Who is this apocalyptic God who comes like a thief, like a flood, in the blink of an eye in our ordinary moments when nobody at all would expect it? Who is this God? we ask our text, we ask Advent, And what is God up to?
Not a stranger to this thing. Not a distant judge, an uncaring critic.
This is the God made known in Christ Jesus, who came to share it all with us, that is the God who will come. The God who will break into both the horror and the humor, the things we hate and the things we love and the things we pay absolutely no attention to and completely take for granted. The God of justice comes to interrupt whatever we’ve got going and make right all that is wrong.
Come, let us walk in the light of the Lord! the text ends.
Let’s just walk in that.
That light- that streams down from the mountain of God oozing hope and shared desire of all for peace and connection and restoration – let’s walk in THAT light.
Let’s live in that Hope. Let’s help one another trust in what we cannot see, let’s remind each other and everyone else that we don’t have to live like it’s not coming when it is. Let’s stop a moment and zoom out, with our questions and our longing, and see all around us all the people who hold those same longings and questions inside and anticipate together the day when the magnet pull will point us all in the same direction and love will draw us all in.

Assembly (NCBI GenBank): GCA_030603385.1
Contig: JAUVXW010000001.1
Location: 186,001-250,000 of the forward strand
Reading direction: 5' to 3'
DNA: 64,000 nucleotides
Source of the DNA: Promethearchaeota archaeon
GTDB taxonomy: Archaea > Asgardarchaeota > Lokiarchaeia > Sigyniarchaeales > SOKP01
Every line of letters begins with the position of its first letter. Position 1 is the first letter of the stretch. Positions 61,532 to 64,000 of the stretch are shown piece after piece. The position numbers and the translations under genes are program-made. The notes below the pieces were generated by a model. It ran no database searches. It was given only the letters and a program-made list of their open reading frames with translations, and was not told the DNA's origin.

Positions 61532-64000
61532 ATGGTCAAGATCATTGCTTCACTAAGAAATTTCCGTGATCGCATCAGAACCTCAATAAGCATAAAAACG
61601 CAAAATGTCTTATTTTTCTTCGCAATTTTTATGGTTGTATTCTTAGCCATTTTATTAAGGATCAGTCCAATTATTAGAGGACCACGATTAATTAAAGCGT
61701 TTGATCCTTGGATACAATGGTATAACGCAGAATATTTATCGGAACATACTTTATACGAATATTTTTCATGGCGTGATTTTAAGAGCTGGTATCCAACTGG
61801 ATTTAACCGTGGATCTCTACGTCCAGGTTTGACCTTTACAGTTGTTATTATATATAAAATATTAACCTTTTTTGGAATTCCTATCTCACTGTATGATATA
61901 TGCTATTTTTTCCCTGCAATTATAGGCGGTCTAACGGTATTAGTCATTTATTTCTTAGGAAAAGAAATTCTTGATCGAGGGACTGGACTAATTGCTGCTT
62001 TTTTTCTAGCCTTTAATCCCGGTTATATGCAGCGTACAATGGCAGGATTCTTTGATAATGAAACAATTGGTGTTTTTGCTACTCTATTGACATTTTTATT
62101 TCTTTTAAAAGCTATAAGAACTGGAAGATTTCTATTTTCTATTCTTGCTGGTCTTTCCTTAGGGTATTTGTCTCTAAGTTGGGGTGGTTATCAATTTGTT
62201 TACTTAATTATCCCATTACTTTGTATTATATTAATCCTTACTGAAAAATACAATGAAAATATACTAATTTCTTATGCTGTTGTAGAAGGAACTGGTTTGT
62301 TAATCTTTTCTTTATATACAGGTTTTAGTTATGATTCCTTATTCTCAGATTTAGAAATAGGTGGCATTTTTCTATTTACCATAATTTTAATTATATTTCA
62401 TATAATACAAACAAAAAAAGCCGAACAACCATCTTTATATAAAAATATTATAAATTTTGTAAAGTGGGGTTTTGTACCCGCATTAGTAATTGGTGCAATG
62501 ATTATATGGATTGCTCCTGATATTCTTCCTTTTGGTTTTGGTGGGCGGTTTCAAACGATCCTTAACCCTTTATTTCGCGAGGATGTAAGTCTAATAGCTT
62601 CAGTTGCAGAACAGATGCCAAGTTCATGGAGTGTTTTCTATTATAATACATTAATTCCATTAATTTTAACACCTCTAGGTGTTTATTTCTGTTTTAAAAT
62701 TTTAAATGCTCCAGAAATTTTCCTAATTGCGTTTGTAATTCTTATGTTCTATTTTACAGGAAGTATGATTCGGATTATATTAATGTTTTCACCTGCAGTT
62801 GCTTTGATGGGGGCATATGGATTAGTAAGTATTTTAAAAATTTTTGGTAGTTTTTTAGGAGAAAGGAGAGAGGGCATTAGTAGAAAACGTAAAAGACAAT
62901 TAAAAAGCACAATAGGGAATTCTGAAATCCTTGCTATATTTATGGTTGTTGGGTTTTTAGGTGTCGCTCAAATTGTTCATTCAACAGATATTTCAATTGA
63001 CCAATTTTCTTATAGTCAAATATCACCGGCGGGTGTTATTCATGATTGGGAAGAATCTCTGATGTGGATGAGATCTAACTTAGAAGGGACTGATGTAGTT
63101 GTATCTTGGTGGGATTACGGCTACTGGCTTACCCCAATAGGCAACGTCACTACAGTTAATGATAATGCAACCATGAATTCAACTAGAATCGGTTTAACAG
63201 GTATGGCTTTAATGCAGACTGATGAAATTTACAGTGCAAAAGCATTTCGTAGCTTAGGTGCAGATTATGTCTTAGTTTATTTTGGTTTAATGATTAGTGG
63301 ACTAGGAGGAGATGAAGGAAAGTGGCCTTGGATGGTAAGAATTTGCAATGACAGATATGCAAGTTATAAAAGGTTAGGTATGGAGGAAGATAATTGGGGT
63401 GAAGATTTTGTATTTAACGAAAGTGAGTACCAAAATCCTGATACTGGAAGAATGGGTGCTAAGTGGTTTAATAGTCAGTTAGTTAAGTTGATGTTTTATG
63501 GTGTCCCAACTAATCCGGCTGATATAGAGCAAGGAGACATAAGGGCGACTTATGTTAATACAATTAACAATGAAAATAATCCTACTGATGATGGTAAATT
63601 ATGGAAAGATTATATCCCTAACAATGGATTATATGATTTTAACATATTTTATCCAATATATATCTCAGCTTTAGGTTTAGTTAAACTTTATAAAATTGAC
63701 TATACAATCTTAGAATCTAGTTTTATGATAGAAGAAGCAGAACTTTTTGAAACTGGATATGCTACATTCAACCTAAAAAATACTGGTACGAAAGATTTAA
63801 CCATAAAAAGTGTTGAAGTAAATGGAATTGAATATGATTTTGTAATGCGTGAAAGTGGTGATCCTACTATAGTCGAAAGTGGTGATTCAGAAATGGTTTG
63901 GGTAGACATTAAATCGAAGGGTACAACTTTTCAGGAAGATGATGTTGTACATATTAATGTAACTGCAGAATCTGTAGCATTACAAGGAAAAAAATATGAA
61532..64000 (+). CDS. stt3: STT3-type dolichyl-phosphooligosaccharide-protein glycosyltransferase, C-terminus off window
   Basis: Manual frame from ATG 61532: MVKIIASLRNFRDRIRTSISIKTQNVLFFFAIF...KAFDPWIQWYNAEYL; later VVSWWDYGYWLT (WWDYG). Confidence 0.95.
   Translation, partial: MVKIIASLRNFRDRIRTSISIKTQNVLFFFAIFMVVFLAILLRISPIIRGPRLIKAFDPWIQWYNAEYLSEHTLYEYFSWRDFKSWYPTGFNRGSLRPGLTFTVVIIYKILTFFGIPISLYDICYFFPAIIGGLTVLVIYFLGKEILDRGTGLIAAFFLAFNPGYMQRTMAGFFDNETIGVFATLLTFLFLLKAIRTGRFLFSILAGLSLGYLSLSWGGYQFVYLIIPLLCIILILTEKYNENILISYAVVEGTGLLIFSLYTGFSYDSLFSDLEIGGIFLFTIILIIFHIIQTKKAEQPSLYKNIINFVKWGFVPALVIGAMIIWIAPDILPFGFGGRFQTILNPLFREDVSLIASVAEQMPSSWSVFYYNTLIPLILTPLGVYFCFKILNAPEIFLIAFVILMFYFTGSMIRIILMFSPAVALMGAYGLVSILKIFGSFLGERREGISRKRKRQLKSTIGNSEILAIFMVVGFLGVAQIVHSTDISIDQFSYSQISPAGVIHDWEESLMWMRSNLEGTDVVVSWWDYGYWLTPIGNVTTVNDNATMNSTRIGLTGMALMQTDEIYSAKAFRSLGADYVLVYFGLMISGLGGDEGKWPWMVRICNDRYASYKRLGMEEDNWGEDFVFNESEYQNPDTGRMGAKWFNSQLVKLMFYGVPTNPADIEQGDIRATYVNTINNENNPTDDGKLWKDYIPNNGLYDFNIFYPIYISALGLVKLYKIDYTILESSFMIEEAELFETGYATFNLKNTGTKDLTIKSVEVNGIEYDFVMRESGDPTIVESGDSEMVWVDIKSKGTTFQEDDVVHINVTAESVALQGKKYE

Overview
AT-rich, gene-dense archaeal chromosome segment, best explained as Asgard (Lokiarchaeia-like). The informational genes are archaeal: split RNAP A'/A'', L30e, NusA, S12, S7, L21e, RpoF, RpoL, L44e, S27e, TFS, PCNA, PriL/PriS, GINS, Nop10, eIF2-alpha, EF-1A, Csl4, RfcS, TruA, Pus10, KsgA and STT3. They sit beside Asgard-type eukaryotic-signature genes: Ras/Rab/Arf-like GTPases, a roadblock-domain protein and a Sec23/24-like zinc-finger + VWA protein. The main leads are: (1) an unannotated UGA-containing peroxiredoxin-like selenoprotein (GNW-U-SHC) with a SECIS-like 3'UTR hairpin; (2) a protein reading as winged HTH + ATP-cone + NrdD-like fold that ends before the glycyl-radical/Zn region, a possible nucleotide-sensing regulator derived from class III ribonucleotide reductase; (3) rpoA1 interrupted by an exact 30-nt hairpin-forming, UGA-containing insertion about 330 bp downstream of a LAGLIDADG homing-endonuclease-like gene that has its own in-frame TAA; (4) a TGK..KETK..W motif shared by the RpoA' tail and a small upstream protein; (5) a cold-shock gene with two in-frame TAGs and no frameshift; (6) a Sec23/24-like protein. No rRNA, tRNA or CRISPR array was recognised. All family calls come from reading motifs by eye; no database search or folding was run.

So, then Advent advises, keep awake.
The ways the longing flares up painfully – pause a moment before tamping it back down. Sit with it, and wonder. When, Lord?
And then, can’t you feel the waiting?
The waiting comes then.
The kind of waiting that makes us get up and do something.
The kind of waiting that makes us want to prepare for what’s coming.
We are waiting. Always waiting.
Not so that we’re not surprised on that day. (Jesus himself will be surprised!) But because God surprises us everyday. There are signs of this promise breaking into our present from God’s future, every day.
Notice them, Advent invites. Be ready.
Come, Let us walk in the Light of the Lord!